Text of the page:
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Gift supports scholarships for future teachers

The University of Georgia was recently awarded a $500,000 commitment from the W.K. Kellogg Foundation to establish five scholarships aimed at helping future teachers.

The gift, which is matched through the Georgia Commitment Scholarship Program, established five need-based scholarships benefiting low-income students enrolled at UGA to study early childhood education.

“This is a tremendous opportunity for our students, and we are thankful for the support from the Kellogg Foundation,” said Denise Spangler, dean of the UGA College of Education, which houses the early childhood education program and other teacher-preparation degrees. “Because our students spend so much time in local classrooms, it’s difficult to maintain a second job with their schedule. Scholarship support is essential to help our students focus on their training.”

Matching funds provided by the UGA Foundation through the Georgia Commitment Scholarship Program will enhance the Kellogg Foundation’s commitment to removing barriers and opening doors for students—one of the three priorities of the university’s Commit to Georgia Campaign. The program provides a one-to-one match for gifts of $50,000, $75,000 and $100,000 to endow need-based scholarships at UGA.

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UGA law students embark on public interest fellowships

University of Georgia School of Law students are answering the call of public service in record-breaking numbers. Thanks to additional funding sources, the law school has been able to provide 48 students with monetary support to pursue summer public interest work in a variety of settings. This number more than doubles the number of participants from two years ago in 2016, which was 22. The total amount of funding has grown from $53,000 in 2016 to more than $83,000 in 2018 and the number of fellowship sources has grown to eight, including new grants supporting work in health and municipal law.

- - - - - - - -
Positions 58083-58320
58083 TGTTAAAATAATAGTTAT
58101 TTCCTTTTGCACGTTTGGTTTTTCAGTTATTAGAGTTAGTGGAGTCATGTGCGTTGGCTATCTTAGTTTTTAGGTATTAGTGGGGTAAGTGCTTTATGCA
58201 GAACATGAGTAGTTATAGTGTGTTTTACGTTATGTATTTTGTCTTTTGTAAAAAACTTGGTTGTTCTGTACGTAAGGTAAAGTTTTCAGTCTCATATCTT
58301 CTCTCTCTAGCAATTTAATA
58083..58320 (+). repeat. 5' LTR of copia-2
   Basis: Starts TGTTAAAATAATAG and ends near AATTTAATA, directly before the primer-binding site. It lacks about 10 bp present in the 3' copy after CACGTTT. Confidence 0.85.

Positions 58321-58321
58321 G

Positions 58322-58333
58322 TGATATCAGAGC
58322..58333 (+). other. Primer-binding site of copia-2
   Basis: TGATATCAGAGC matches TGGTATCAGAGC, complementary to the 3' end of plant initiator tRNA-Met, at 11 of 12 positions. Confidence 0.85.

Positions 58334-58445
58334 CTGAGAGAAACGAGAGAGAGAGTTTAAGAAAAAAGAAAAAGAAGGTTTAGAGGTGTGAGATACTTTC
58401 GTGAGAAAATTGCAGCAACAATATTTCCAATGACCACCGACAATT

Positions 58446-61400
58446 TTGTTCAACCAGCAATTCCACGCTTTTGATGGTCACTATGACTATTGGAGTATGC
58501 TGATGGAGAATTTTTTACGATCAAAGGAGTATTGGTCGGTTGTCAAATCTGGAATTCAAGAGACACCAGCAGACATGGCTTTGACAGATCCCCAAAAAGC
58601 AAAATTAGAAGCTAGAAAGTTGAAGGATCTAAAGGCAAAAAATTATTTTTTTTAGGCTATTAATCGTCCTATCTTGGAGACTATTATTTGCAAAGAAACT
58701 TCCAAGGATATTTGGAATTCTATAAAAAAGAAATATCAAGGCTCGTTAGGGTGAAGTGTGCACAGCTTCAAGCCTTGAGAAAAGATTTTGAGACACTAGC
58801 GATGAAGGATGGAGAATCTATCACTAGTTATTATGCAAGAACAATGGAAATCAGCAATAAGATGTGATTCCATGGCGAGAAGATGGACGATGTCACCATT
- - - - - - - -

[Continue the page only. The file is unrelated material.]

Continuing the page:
“Seeing our students answering the call to service is very rewarding,” School of Law Dean Peter B. “Bo” Rutledge said. “The law school’s mission is all about preparing our students with a first-rate legal education and connecting them with opportunities for real-world training so they can become future leaders for our state and society. Ensuring our students have access to public interest fellowships speaks to the heart of our mission.”

School of Law students will perform criminal justice, nonprofit and governmental work throughout Georgia, the nation and the globe. Select placements in Georgia include the U.S. Environmental Protection Agency, Atlanta Legal Aid, Children’s Healthcare of Atlanta, the Augusta Public Defender’s Office, the Chatham County District Attorney’s Office and the Georgia Public Defenders Council. Out-of-state positions include the U.S. House of Representatives Judiciary Committee in Washington, DC; the Victims Rights Law Center in Boston, Massachusetts; the Mental Health Project in New York City, New York; King County Bar Association Pro Bono Family Law Services in Seattle, Washington; the Institute for Justice in Austin, Texas; the Cook County State’s Attorney Office in Chicago, Illinois; and South Carolina Legal Services in Greenwood, South Carolina. International locations include the Secretariat of the Pacific Regional Environment Programme in Samoa, Boat People SOS in Thailand and No Peace Without Justice in Belgium.

“I am grateful to our graduates and to our other sources of financial support, which are enabling students to gain real-life legal experience with work that benefits society and helps students build their careers,” said Alexander W. “Alex” Scherr, associate dean for clinical programs and experiential learning.